Control of pruritus by agents administered orally has been a problem to clinicians for some time. Currently two drugs are marketed as specific agents to relieve itching. One, trimeprazine tartrate (Temaril), is a phenothiazine derivative whose action and uses are described by the manufacturer to be "indicated for the treatment of mild and severe pruritus, whether acute or chronic."1 The drug has been stated to be "far more potent against itching than other phenothiazines" in uncontrolled studies,2,3 to exert a mild antipruritic effect as compared to an inert placebo,4 and to be of no greater benefit than amobarbital in the relief of pruritus.5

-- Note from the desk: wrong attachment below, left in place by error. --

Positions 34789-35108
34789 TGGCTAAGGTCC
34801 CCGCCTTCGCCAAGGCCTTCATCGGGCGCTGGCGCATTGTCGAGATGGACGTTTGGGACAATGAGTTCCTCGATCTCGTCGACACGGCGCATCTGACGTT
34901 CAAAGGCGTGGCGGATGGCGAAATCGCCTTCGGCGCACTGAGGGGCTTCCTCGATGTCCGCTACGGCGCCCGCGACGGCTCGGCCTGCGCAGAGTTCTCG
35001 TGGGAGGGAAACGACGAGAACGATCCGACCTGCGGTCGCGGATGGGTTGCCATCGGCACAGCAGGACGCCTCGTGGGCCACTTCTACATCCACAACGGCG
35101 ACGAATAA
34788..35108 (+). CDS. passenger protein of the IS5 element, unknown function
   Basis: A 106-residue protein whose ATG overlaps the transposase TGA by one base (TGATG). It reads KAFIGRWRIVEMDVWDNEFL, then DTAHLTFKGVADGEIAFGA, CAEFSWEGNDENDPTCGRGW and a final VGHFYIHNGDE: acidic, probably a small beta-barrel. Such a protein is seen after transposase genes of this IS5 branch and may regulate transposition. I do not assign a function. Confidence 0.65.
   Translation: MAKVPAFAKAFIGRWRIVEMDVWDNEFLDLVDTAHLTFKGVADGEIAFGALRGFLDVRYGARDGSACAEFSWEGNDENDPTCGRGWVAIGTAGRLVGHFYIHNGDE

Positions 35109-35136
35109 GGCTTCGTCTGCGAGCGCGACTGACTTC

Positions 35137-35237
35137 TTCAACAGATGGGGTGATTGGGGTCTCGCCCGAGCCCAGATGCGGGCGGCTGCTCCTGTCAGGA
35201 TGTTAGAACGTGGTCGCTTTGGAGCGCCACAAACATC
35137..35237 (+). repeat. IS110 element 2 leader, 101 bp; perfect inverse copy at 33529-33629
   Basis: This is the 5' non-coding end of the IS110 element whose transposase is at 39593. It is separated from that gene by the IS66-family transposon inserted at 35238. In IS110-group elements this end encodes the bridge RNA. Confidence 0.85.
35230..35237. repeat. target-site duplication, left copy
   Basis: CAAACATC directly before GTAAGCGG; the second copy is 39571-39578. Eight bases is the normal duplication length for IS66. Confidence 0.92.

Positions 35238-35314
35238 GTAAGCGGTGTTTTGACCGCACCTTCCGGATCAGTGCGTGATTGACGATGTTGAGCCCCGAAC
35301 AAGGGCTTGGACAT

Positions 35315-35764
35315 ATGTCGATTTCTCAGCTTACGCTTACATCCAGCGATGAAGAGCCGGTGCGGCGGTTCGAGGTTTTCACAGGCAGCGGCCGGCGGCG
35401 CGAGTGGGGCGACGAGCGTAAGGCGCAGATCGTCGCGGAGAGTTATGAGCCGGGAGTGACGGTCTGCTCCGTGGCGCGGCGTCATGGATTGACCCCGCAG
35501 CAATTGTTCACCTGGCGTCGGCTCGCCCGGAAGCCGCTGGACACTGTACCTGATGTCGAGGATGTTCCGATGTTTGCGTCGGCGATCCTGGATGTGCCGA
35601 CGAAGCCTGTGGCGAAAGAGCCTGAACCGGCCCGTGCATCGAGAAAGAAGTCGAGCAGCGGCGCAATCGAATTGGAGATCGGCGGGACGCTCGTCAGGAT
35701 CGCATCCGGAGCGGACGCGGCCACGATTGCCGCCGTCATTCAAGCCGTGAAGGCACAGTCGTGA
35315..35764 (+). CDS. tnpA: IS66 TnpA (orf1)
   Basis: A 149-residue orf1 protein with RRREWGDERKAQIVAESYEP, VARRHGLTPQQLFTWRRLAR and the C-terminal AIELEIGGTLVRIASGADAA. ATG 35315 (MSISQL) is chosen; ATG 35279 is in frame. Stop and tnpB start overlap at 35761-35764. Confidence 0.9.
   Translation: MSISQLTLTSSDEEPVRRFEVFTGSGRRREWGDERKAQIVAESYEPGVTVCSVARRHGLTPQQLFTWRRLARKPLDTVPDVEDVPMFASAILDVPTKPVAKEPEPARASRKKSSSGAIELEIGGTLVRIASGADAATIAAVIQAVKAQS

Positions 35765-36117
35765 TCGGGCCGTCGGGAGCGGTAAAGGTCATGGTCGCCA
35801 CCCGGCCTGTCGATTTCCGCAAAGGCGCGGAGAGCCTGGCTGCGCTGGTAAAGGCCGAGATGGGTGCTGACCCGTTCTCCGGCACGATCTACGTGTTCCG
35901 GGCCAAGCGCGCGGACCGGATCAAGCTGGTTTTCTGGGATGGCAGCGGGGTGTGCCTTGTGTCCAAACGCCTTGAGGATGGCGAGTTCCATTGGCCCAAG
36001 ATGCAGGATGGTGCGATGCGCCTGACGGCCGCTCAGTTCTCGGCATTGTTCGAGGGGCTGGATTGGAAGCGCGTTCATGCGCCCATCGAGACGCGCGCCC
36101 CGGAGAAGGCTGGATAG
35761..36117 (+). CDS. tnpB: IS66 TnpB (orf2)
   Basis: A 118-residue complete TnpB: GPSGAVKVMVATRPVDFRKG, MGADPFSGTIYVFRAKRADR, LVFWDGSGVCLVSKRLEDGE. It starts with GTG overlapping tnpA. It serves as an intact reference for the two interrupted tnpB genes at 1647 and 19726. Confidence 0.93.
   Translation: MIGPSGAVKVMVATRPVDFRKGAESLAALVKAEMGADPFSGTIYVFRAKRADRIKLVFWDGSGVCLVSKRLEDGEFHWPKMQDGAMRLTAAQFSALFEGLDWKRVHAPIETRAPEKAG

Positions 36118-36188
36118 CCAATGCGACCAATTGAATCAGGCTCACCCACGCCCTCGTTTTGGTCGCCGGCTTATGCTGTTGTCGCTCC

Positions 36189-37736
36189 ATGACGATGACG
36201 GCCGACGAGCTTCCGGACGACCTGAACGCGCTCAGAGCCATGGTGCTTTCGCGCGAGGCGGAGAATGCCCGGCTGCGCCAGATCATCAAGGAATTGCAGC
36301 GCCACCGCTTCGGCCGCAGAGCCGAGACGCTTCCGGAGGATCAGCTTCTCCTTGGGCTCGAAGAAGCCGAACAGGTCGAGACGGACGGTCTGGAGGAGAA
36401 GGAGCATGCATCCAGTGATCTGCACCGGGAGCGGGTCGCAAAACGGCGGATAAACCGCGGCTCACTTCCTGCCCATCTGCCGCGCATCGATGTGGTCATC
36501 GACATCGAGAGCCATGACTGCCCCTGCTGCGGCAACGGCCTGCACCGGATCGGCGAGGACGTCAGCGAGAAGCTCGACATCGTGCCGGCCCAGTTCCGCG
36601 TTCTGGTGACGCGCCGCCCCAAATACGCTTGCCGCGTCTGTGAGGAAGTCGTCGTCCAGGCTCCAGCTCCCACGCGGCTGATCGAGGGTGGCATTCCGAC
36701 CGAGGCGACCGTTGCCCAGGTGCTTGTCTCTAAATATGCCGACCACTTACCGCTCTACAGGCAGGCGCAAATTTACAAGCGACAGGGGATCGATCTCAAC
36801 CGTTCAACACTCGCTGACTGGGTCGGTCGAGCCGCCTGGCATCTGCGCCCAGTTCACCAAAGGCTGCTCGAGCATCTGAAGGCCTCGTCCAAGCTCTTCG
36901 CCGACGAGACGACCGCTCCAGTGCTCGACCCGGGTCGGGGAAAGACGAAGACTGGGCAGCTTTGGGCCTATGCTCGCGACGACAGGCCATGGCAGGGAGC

The second, cyproheptadine (Periactin) hydrochloride, is described as showing "prompt and marked antipruritic activity following oral administration in a variety of itching dermatoses."1 The drug has been widely studied and is known to antagonize the effects of both serotonin and histamine in
Fischer RW. Comparison of Antipruritic Agents Administered Orally: A Double-Blind Study. JAMA. 1968;203(6):418–419. doi:10.1001/jama.1968.03140060042011
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